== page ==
Police have announced that no charges will be laid after a year-long investigation into financial irregularities at the Salt River First Nation wrapped up early last week.
The conclusion, released on July 7, comes one year after the G Division RCMP Federal Investigations Unit started reviewing thousands of pages of documents and interviewing over 20 individuals for the case.
The investigation began after a complaint of financial irregularities within the First Nation was brought forward to the Fort Smith RCMP by Chief Frieda Martselos on June 4, 2014. Former chiefs and councillors for the Salt River First Nation were accused of alleged financial mismanagement and misappropriation by the band office.
Martselos claimed when she resigned as chief in September 2011 that the First Nation had saved almost $7 million. After she was re-elected a year and a half later, she said the band had spent $8 million in surplus money during her time away, leaving $2.2-million deficit and $1.8 million in unpaid bills.
In addition, she said the band had overpaid four former councillors $279,000 in honoraria, amounting to about $60,000 each.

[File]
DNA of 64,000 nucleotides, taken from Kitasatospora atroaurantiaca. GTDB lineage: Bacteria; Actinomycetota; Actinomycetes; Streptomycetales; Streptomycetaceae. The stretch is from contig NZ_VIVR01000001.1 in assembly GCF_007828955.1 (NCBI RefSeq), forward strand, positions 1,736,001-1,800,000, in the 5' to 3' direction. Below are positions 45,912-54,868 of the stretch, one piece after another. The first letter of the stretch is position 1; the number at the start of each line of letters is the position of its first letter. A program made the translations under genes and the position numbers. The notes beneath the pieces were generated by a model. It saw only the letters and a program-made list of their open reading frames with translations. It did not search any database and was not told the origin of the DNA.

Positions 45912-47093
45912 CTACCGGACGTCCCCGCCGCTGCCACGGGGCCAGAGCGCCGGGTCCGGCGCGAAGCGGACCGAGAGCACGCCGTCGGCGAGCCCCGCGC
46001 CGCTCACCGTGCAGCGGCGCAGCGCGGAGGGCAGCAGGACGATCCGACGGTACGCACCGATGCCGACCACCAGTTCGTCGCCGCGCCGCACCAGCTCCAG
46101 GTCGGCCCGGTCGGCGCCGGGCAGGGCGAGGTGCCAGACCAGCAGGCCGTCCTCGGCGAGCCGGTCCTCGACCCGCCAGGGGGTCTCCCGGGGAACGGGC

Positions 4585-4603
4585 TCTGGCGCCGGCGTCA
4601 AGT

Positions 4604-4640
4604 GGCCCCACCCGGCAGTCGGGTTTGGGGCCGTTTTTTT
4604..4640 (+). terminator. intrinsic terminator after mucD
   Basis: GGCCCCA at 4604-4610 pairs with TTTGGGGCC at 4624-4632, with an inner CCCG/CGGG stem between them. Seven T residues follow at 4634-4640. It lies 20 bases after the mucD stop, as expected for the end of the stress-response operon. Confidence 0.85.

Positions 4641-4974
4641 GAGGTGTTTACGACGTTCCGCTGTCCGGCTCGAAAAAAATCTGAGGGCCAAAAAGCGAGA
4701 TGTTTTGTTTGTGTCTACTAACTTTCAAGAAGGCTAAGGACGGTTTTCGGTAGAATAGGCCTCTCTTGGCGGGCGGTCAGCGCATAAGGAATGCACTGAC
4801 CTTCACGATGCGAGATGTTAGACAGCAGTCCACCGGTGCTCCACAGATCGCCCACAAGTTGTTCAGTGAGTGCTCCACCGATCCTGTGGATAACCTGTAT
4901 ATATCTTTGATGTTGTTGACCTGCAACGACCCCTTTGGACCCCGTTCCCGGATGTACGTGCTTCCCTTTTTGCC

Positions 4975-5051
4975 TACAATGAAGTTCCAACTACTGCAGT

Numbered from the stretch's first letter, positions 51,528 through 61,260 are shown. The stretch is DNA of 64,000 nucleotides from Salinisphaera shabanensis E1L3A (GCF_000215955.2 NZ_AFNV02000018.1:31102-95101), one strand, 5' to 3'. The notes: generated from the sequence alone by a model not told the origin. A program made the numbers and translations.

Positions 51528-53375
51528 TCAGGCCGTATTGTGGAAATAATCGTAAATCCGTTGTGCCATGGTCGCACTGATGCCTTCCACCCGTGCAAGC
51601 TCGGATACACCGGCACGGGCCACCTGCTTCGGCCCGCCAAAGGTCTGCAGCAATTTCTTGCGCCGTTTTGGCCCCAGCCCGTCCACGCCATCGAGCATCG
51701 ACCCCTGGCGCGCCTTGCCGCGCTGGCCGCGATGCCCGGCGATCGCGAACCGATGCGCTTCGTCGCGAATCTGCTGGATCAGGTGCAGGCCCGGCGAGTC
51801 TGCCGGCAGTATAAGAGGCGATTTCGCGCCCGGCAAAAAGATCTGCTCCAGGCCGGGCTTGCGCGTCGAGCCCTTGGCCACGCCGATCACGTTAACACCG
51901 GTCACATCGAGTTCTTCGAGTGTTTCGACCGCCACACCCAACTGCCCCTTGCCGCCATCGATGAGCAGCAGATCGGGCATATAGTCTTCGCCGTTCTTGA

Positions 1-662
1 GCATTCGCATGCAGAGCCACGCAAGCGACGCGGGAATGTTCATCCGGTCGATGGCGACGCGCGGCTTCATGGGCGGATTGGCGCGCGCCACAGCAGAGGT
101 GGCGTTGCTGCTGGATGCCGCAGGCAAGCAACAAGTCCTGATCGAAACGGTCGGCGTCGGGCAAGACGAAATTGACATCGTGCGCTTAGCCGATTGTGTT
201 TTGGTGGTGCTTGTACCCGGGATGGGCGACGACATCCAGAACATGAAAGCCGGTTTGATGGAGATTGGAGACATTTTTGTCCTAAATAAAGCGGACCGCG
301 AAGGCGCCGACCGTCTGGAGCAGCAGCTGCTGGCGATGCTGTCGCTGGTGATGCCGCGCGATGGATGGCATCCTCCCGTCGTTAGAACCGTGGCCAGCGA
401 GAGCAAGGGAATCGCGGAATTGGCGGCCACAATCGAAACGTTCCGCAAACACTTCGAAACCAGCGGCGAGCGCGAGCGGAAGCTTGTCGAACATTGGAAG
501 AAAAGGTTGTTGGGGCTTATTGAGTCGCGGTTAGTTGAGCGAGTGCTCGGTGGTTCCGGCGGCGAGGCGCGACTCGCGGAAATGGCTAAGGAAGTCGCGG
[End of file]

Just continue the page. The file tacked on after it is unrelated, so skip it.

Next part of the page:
Martselos did not return interview requests from the Journal, but did speak to the CBC regarding the case, indicating she was disappointed by the outcome and views it as a lost opportunity for transparency.
In the interview with CBC, Martselos said she still expects the allegedly overpaid councillors to pay their dues, and is contemplating moving the case forward in civil court.
When contacted, former Salt River Chief David Poitras said he only had one comment about the results of the investigation: “I knew that’s what the outcome would be.”
Similarly, Jeannie Marie Jewell – one of the former councillors invoiced with a bill of more than $60,000 – said she was not surprised by the RCMP’s findings.
“I believe everyone felt the investigation would come out the way it did, as no one frauded the nation, from my understanding,” Jewell said. “I know when I was interviewed I was more than happy to provide all my notes, all my books and all the information they needed to help with their investigation. My attitude was and still is that when you don’t do anything wrong, what is there to fear?”
Salt River elections were in full swing when the councillors, all of whom were running for re-election, received their bills, Jewell noted.
“It is still a tactic the chief is using to keep certain members away from the opportunity to run for any position in the nation,” she said.
Members of the First Nation have not been privy to the amount of funds Salt River has spent on the initial forensic audit and the lawyer’s fees throughout the investigation, said Jewell, who identified the band’s refusal to disclose the information as another lost opportunity for transparency.